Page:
Cable Industry Earns Good Diversity Grades Despite Business Challenges

While cable is making positive strides with regard to hiring women and people of color for executive positions, an increase in the employee turnover rate – with many employees migrating to OTT and new media companies – must be addressed to keep future leaders within the industry, executives said during a Town Hall meeting Tuesday morning in New York. 

The Town Hall session featured the unveiling of the Women in Cable Telecommunications's PAR Cable Telecommunications Industry Diversity Survey and and the National Association of Multi-Ethnicity in Communications’s AIM (Advancement Investment Measurement) Workforce Study, which revealed increased percentages of women and people of color in executive positions since the last surveys in 2015.

Executives speaking at the Town Hall meeting said the challenge will be to continue those gains within an industry that’s also focused on evolving to better serve its customers and remain competitive against digital companies.

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“In that [competitive] space there’s a lot of distraction, so making sure that we maintain diversity and inclusion in the forefront so we don’t experience slippage in our progress is a challenge,” ESPN vice president of diversity, inclusion and wellness Monica Diaz said. “The key is to make it part of the disruption that we want to get done.”

Comcast senior executive vice president and chief diversity officer David Cohen added that extending the commitment to diversity and inclusion beyond the human resources department and into a company’s full business operations is critical for success.

“When you define diversity that widely, it's actually easier to get executive and employee buy-in to the value of diversity as a business imperative,” Cohen said.

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To attract and retain talent, Cox Communications executive vice president and chief human resources officer Karen Bennett said it's important for companies to positively project an image of inclusiveness for current and prospective employees to see.

“A lot of this starts with putting your image out there of who you are and then representing that to those who have joined the company so that they stay,” Bennett said.

Cohen added that millennials in particular value diversity and will be drawn more toward companies that foster inclusion and diversity.

“We are more diverse than Silicon Valley and the tech industry, and that gives us a competitive advantage in attracting millennials who would otherwise be inclined to go to tech companies.,” he said.

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Once they get women and people of color in the door, the industry has struggled to keep them within the cable ranks. The turnover rate for women is higher than for men at all levels, while the turnover rate for people of color is higher than their white counterparts, according to the WICT and NAMIC surveys.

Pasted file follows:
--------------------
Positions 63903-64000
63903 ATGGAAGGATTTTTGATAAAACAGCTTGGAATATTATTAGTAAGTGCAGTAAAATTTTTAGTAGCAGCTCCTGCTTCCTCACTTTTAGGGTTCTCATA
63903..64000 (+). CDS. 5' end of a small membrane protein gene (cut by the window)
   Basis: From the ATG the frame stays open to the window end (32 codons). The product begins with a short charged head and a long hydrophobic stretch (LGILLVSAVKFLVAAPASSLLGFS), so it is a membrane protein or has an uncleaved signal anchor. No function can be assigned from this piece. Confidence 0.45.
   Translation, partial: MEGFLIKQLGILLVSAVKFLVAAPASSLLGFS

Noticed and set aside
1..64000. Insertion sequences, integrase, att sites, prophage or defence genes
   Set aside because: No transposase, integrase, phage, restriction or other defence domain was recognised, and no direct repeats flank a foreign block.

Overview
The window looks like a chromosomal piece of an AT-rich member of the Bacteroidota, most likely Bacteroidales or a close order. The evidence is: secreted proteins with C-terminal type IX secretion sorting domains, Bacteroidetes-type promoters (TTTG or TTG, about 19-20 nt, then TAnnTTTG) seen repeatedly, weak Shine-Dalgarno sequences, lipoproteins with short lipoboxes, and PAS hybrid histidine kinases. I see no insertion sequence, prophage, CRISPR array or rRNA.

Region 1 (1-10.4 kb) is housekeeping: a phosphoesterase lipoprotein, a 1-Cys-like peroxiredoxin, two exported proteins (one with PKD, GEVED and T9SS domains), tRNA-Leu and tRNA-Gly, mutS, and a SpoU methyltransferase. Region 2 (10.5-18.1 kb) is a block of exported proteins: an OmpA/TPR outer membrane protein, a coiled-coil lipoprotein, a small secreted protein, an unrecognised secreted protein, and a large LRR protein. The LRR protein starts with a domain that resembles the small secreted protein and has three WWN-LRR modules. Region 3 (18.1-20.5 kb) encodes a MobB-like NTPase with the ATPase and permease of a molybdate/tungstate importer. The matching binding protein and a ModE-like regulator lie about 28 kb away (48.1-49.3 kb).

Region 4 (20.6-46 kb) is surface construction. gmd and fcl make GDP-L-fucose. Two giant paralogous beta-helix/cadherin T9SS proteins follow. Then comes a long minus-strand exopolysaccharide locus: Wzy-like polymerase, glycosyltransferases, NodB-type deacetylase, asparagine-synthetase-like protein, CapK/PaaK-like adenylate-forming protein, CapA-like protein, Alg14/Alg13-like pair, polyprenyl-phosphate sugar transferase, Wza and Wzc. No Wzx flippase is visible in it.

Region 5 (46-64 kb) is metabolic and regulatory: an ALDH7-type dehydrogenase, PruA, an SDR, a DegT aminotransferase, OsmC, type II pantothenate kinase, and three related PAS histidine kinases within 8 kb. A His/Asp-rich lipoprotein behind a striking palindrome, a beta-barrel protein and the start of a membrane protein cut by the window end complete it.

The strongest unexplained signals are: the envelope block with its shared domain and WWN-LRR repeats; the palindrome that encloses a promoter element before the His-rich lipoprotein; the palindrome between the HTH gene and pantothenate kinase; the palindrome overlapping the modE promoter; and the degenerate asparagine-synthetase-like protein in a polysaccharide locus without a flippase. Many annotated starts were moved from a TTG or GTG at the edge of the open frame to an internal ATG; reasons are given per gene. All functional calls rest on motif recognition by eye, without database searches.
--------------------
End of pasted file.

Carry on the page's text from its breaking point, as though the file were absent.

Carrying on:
Yet Adria Alpert Romm, chief HR and global diversity officer at Discovery Communications, said that even if women and people of color leave the industry, it doesn’t necessarily mean that they won’t return at some point in their careers.

“If we do a great job of bringing talent into our expanded cable industry, and then they’re picked off by the Facebooks of the world, I don’t think that’s bad,” said Romm. “I think the key thing is that everyone – Hulu, Facebook, Netflix, etc. – learn from the cable industry and bring diversity into those organizations. Then the flow of candidates will move [back and forth], which is good for the industry.”

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Several executives pointed to the low number of companies actually participating in the PAR and AIM surveys. Only 24 of 80 companies contacted actually partook in the surveys, although that number represented some 67.5% of the total cable workforce.

“[The survey findings] are probably the result of a few [cable companies] that are carrying the perspective or perception of stronger diversity than there might actually be,” said Rhonda Crichlow, senior vice president and chief diversity officer for Charter Communications. “I can’t understand why the participation rate is so low… From my perspective as an industry, we might have more work to do in terms of helping people understand the importance of the work we want to do in terms of diversity and inclusion.”

R. Thomas Umstead

R. Thomas Umstead serves as senior content producer, programming for Multichannel News, Broadcasting + Cable and Next TV. During his more than 30-year career as a print and online journalist, Umstead has written articles on a variety of subjects ranging from TV technology, marketing and sports production to content distribution and development. He has provided expert commentary on television issues and trends for such TV, print, radio and streaming outlets as Fox News, CNBC, the Today show, USA Today, The New York Times and National Public Radio. Umstead has also filmed, produced and edited more than 100 original video interviews, profiles and news reports featuring key cable television executives as well as entertainers and celebrity personalities.